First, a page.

After a day off to recuperate, we raced back to
Nanny Cay yesterday under a cloudless blue sky and unforgiving sun. Ian had made
sure that we arrived at the start (this time we knew where it was) in time to
practice our starts. The effort paid off as we skimmed past the committee boat,
barely five metres out, and set off close hauled to starboard, heading for the
windward marker. We were right in the middle of the fleet, and gaining on
the leaders with our greater hull length...
Then disaster struck. In winching in the genoa
tight, we'd put a 'riding turn' around the big electric winch - essentially a
nasty little knot which becomes harder to undo the harder you winch. We'd
winched in very hard, and it wouldn't budge. It meant we had to stand on
starboard long after everyone else had tacked. Then we began to run out of sea,
and still the sail was locked to the winch. Ian tried to take the strain off by
attaching a new rope to the sail, and hauling in on a different winch. All of a
sudden, we had a second riding turn. Glorious.
Tucked out of view of the rest of the field (and
the committee boat) by a huge anchored schooner, we fired up the donk and kept
the boat in the wind, taking the pressure out of the gib while we worked on the
knots. This approach began to produce results, but it took time and soon there
was a mighty honking, as a giant white catamaran bore down on us. She was the
Necker Belle, part of the race, and the baby of Richard Branson. Using the
engine again, we scooted out of the way, out consciences growing more guilty by
the second. Then, the sail was freed and we tacked back into the main part of
the fleet, which was rounding the windward buoy. Slotting like a missing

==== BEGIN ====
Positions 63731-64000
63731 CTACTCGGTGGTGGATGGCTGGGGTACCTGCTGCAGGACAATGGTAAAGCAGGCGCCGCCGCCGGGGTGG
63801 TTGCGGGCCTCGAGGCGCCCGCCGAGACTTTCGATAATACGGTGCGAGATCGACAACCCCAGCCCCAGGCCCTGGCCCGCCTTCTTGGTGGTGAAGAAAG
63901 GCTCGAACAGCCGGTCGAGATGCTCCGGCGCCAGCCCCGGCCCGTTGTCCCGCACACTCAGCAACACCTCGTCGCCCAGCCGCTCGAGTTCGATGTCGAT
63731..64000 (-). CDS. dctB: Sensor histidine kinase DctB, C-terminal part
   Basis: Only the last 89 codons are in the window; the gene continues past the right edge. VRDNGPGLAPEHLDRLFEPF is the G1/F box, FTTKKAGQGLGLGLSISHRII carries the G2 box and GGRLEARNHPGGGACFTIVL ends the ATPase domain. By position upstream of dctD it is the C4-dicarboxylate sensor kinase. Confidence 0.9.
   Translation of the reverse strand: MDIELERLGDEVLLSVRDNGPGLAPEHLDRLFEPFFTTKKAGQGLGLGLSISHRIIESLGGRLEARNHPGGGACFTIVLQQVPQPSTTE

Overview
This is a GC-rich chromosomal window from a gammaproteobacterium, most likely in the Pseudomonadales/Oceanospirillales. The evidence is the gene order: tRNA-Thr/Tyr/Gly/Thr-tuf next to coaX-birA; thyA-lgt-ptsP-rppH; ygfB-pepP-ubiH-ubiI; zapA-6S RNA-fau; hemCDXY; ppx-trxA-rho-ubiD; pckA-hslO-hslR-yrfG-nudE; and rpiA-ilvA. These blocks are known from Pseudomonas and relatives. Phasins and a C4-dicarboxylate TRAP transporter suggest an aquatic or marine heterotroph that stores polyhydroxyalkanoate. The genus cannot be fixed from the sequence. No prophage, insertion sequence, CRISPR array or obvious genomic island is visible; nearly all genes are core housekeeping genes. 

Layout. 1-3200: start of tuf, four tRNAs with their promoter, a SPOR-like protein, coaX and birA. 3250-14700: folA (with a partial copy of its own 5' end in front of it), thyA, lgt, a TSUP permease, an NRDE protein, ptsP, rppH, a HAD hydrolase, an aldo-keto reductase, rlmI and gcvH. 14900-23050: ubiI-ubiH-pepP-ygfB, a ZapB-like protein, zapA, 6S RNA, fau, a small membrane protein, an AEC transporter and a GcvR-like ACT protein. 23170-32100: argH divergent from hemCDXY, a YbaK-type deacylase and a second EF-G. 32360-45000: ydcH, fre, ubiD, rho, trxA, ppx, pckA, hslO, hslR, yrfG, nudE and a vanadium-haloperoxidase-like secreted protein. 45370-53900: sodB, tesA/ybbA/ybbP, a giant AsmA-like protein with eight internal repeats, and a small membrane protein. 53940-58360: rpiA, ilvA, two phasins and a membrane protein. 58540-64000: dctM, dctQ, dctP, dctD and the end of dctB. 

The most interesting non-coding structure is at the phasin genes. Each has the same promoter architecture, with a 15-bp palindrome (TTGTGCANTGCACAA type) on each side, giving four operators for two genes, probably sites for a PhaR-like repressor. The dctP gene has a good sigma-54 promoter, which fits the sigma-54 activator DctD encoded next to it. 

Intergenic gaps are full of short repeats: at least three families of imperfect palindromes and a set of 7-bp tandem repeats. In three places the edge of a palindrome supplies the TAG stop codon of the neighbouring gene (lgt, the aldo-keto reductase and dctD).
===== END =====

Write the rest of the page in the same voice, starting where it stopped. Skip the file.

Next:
brick into the wall of boats, we innocuously rejoined the
Then, it was all downwind sailing, dicing with an
accidental gybe. There were some tactics around navigating through a clump of
small islands, and we picked up some places. The wind picked up and we were
suddenly flitting across the light waves at 9 knots. Unfortunately, the rest of
the field must have been doing even more, because they slid past us one by one.
A 44-footer steamed up from behind and passed us is if we were standing still.
There was much muttering about (very) local wind conditions, but in truth, we
don;t really know why we fell behind in the second half of the race. It's likely
to be a whole raft of different mistakes we're making, so we'll have to
experiment today when the competition continues.
Happily, we saw Branson's Necker Belle struggling
to bring in a few tattered streamers of red cloth, which looked a if they
had once been her spinnaker, so we weren't the only ones with problems. Then
again, as we motored into Nanny Cay marina for the night, we passed the Branson
boat already moored up, with the Virgin everything billionaire standing at the
stern, chatting to some motorboaters. With long white-blond hair, he looks very
much like the photos. Music chuirned out from his boat well into the night, and
there were dozens of people milling about on his party deck.
Even the news that we'd chipped away at our earlier
11th place to come in 14th couldn't stop the crew of los Escapados from
dancing merrily to the strains of reggae, calypso and other natty tunes. There
was a great atmosphere around the marina from all the racing folk, and we bumped
into one of the ARC skippers we'd met in Las Palmas - a peroxide blond character
called Jacko, who apparently travels the world skippering boats for people.
Dominique and Marie-Christine at the Bitter
The Bitter End Yacht Club
As close as we got to the prizes, on the way
Team Two (the catamaran) crowding into the dinghy
on our day off
Werner helming us to the start line on
Bea engaging in some last minute revision:
'Understanding the rules of racing'
Ian, studying the sails